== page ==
The support provided by DATSIN members includes:
The Directorate of Indigenous Affairs (DIA) convenes an annual DATSIN Conference. The Conference, attended by indigenous and non-indigenous ADF members and APS employees, provides an opportunity to network with fellow DATSIN members, be updated on current programs and contribute to the development of Indigenous initiatives in Defence. The 2015 conference program is currently being developed. More information will follow shortly.
To nominate please e-mail Indigenous Affairs mailbox email@example.com.
As the DATSIN comprises members located all over Australia, localised 'chapters' of the network are being established. This will ensure that interested members have the opportunity to meet more regularly on an informal basis to network, discuss issues and support one another.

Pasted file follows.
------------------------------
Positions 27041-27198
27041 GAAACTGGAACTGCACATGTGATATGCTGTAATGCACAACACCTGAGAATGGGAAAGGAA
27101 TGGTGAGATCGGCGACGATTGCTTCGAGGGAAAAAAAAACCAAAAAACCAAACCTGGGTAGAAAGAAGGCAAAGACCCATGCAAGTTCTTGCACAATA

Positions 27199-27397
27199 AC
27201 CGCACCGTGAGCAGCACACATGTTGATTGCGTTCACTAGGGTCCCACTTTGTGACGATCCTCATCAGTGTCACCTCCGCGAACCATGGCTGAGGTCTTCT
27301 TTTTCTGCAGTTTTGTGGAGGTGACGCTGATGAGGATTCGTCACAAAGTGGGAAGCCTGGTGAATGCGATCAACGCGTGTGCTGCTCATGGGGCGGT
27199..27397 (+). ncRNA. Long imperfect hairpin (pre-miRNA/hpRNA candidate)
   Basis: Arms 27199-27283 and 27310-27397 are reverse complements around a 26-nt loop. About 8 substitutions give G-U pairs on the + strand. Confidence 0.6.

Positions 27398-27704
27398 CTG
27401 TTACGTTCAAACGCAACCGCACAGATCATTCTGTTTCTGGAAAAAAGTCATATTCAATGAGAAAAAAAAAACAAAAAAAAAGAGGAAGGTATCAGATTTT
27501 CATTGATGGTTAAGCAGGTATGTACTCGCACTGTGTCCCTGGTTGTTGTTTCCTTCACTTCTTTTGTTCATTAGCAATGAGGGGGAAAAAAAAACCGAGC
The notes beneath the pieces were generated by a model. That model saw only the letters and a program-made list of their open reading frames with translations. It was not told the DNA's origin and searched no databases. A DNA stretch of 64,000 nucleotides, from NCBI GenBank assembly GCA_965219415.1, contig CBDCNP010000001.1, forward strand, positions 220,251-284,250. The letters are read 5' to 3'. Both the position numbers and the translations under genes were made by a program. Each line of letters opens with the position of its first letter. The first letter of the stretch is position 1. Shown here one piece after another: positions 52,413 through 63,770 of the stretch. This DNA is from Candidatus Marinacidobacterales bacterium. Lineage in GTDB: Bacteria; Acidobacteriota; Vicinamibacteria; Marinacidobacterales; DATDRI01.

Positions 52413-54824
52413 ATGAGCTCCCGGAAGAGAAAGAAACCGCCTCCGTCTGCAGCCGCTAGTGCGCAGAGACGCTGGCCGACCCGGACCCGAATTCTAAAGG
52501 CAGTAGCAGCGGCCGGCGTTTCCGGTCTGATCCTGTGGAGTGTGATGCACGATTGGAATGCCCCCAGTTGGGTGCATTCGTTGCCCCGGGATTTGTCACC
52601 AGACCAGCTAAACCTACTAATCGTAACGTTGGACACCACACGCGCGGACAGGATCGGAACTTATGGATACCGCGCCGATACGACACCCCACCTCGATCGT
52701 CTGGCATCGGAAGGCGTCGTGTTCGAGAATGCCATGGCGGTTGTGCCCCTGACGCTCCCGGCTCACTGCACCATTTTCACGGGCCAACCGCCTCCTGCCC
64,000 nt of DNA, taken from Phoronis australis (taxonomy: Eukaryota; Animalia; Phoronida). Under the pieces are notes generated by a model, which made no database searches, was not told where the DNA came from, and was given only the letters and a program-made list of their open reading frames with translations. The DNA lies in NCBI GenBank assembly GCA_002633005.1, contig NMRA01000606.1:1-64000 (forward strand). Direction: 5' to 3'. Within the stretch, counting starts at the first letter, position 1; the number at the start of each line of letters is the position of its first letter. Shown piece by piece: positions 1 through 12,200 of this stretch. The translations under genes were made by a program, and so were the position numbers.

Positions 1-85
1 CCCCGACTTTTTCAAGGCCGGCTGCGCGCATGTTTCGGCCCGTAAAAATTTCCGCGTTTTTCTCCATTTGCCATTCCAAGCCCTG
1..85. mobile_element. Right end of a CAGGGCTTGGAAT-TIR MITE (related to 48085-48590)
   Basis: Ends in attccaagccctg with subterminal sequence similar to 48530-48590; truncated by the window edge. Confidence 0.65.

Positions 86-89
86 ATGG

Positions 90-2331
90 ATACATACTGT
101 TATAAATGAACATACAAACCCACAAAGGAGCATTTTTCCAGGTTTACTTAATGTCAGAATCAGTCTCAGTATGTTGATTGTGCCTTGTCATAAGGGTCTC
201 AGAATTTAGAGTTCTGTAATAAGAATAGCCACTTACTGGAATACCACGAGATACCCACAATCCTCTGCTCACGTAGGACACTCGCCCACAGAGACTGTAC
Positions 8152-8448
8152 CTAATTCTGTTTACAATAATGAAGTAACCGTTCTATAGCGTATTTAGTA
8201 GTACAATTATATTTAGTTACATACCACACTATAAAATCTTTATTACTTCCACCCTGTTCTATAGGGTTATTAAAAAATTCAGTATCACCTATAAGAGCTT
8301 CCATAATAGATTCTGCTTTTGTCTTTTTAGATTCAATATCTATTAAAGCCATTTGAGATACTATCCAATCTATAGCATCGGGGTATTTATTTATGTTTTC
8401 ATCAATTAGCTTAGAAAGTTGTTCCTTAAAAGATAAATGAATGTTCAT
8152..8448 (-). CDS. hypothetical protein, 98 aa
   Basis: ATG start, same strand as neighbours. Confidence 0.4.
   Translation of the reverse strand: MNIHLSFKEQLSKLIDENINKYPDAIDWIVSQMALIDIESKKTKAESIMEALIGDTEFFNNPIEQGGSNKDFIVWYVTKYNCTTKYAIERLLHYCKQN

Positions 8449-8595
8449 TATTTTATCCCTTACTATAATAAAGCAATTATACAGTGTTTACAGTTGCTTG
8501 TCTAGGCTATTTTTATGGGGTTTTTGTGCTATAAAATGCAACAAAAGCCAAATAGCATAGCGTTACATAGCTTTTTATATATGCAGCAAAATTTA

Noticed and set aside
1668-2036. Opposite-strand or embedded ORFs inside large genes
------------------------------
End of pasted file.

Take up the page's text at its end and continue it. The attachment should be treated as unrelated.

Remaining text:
Defence is committed to making its ADF members and APS employees aware of the culture, customs and traditions of Indigenous people.
The Directorate of Indigenous Affairs (DIA), in consultation with Defence’s training institutions and the Defence Learning Branch, has developed a Cultural Awareness Indigenous (CA(I)) Learning Framework.
The Framework is focused on increasing Defence’s capability by ensuring all employees have a better understanding of the culture, history and traditions of Indigenous Australians. The framework provides a five-tiered approach to CA(I) training. As an individual progresses through their ADF or APS career, they will undertake various tiers of training. For example, when ADFA students learn about historical military figures, an indigenous member will be one option. The exception is the specialist level, which will require more tailored training and learning for those Defence members working in Indigenous policy and programs.